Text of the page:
Obviously the range of time and reflection given was not considerable, but as a snapshot of how many different Heads of Department view academic and vocational learning within our school, I think it gave me much to mull over. I think as one method of capturing data then it can be viewed more favourably as a companion piece to the blog data capturing I did over a period of time, which can be viewed on the BLOG page, and is analysed below.
Below is the email data taken from the Heads of Departments that did respond, with my email plus questions incorporated into the first ICT response:-
Can I have 5 mins of your time for my MA in Creative + Media (unit on what is pedagogic knowledge)? If so, please can you just respond to the 3 questions below for me:-
1) What is academic learning to you?
- Is theoretical learning taking place in a class room (or the like) with limited or no practical experience.
2) What is vocational learning to you?
- Is much more hands on (on the job) and a practical learning experience (Much like my GTP)
3) Are there any times when you combine the two in ICT?
- We try to combine the two often by putting the academic learning into a vocational context so pupils can understand how this relates to the wider world. We also set up independent & group projects, which again combine the two by having a theme / concept that is often vocational . However, to improve this element we would like to involve more IT professionals and provide more opportunities for them to learn outside of the classroom by allowing them to experience and put the theory into practice.
- This is also highly relevant with our KS5 Applied ICT course, which is much more hands on and designed to be taught in a vocational context
1) Academic learning is focussed and based around the curriculum, often linked closely with the exam syllabus.
2) Vocational learning is the practical application of some academic learning but is also much wider and can be much more relevant and often related to “real life “ experiences
3) An example when R.S. combines the two would be in our GCSE module- “Religion and community cohesion” We analyse racism. Pupils look at the academic discussion of racism using key terms like multi- faith and multi- race and discrimination. However pupils are also encouraged to examine how racism has personally affected them or people they know.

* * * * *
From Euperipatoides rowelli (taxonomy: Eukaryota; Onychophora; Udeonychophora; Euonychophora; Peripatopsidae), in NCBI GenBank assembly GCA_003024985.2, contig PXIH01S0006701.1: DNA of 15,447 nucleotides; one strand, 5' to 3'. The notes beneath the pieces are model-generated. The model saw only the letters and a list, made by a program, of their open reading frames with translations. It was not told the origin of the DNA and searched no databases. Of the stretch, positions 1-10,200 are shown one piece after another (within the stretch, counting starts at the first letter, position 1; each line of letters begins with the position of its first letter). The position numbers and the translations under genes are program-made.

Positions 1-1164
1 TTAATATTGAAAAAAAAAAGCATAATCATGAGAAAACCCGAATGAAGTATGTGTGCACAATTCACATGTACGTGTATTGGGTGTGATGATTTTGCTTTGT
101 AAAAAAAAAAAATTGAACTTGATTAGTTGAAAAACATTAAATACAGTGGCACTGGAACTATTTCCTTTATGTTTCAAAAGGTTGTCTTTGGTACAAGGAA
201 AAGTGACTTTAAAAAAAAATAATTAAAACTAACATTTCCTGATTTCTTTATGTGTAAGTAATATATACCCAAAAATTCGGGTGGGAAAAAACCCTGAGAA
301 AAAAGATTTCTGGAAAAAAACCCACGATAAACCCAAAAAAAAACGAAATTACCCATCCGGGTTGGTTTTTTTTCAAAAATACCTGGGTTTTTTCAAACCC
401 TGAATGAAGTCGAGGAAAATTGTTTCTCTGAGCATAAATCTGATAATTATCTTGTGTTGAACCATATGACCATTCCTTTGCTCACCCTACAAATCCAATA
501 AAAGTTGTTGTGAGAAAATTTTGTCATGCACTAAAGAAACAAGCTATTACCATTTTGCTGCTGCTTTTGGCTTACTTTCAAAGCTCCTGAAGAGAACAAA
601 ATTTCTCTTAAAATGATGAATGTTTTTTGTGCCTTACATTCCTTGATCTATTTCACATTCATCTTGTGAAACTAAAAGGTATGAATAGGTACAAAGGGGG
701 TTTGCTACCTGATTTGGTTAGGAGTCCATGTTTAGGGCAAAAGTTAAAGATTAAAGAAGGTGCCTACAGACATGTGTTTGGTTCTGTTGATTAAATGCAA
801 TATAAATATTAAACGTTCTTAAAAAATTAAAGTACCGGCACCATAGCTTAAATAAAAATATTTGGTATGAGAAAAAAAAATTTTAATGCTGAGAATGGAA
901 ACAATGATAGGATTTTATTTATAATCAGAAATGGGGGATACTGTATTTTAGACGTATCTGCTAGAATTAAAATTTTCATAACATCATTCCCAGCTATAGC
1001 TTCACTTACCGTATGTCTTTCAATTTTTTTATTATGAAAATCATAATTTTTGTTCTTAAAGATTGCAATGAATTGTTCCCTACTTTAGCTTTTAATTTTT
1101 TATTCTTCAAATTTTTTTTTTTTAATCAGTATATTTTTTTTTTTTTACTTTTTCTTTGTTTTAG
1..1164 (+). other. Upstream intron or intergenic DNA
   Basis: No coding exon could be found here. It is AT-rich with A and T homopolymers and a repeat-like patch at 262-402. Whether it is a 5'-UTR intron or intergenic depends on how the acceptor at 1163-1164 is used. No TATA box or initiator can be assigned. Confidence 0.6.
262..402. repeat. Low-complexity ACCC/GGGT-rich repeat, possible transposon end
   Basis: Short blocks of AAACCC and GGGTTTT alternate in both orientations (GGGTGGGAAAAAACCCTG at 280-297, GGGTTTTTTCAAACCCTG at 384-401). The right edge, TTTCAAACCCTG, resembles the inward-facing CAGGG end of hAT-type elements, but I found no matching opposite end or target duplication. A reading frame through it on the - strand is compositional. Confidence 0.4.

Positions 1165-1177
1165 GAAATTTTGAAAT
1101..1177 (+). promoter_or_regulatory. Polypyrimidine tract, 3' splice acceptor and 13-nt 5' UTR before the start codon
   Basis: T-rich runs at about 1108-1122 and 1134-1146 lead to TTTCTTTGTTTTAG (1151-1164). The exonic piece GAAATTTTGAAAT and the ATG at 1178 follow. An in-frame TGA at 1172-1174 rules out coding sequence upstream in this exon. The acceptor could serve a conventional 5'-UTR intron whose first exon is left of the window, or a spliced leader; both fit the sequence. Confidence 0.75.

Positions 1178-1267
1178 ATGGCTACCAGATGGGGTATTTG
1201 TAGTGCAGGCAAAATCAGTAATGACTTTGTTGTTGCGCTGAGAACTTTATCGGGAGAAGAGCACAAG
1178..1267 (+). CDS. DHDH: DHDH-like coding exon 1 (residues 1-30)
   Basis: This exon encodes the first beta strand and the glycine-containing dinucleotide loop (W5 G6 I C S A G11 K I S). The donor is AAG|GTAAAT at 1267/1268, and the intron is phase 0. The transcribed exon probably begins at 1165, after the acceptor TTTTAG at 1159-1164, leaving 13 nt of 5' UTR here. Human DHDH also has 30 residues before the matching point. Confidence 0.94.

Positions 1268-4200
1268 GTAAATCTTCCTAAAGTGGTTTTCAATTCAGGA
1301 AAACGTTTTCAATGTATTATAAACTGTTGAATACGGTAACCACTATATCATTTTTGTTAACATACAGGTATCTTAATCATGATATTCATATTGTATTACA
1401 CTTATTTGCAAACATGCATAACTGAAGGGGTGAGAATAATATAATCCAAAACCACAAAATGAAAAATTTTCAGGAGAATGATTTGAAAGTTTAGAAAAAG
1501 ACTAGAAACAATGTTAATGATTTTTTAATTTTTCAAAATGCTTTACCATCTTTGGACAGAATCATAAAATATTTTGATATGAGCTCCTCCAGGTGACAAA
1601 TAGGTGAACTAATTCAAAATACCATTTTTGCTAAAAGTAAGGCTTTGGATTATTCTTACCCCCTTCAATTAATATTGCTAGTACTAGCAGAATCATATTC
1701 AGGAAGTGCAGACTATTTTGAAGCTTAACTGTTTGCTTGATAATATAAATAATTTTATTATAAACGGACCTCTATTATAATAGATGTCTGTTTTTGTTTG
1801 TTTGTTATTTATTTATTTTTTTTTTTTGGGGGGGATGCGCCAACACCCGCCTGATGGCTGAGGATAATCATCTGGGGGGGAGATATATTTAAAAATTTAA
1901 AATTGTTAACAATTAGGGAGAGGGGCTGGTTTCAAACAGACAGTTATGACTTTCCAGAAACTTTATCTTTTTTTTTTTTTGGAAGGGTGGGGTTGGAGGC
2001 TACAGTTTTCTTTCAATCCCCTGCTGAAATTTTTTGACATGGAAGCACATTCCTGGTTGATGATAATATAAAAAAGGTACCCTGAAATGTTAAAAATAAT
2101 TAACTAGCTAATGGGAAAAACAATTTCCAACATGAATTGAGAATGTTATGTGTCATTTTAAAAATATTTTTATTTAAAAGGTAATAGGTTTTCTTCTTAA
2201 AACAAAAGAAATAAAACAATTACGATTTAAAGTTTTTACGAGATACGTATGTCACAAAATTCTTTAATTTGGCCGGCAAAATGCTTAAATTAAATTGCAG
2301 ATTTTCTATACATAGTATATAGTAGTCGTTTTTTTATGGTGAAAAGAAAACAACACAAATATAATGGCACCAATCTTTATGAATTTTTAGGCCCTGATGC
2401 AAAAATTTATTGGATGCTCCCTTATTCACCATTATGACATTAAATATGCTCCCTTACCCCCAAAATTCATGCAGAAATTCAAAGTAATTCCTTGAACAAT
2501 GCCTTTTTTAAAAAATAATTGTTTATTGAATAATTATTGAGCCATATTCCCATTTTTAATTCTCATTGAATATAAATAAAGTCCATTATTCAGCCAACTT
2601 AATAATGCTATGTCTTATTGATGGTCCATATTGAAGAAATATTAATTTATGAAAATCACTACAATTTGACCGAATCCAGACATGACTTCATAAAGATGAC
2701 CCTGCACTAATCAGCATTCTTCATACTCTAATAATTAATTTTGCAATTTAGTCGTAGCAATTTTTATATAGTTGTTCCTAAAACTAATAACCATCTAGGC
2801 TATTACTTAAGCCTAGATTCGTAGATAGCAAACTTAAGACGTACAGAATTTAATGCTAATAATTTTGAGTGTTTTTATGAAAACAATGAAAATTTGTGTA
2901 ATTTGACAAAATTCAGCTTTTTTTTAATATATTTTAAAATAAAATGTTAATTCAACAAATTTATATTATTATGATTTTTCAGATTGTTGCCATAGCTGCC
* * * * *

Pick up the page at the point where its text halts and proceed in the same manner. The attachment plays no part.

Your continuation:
Hope this is of use Andre.
DESIGN AND TECHNOLOGY
1) Academic learning for D&T: where pupils learn the theoretical side of D&T. This may be materials, processes & the design process
2) Vocational learning for D&T: where pupils use (learnt) practical skill which will help them design, make and evaluate. Knowledge of an academic nature will support this.
3) All the time. One is inexorably link with the other. You cannot make anything without a knowledge of how the material you are using will react.
1, What is academic learning?
To me academic learning is within a classroom environment. Learning information, skills and facts appropriate to subject.
2, What is vocational learning?
Vocational learning is much more task based and is gearing up to a specific job or career in a certain area.
3, Do the two combine in Art?
I feel that the two combine very well in Art, as although learning often takes place in a classroom environment, there is a hands on approach to learning with a focus on design and industry.
I hope this is ok.
1.Academic learning is subject knowledge and application of this knowledge to familiar, unfamiliar and abstract situations. In Science, this also includes the ability to manipulate practical equipment and design investigations in a structured/logical manner. We are moving towards a more practical application of the Science as well, termed Scientific literacy. Students should therefore have built up the skills where by they can read a story in the media and then interpret it and respond appropriately, without always reacting to significant headlines. I see this as a route for those who are unsure about what to do career wise.
2.Vocational learning is the practice of a particular job/career through which scientific knowledge is learnt and applied. Pupils would come up with an area in work involving science and through this direction then learn about the use of science that underpins what they are doing. I see this as a route for pupils who know what they want to do career wise.
3.Yes, but on a very limited basis and the vast majority of our work is academic. The best examples include our enterprise work with BP, Carillion and Glaxo smith kline where students are put in a work environment and a situation that arises in one of these and then have to apply their science knowledge or learn new science to solve the problem. Our CSI day in October was a good example of this also, e.g. working a crime scene having been taught how to do it and then interpreting the results whilst learning about the scientific techniques to do this.
MODERN FOREIGN LANGUAGES
Andre – you might want to print this!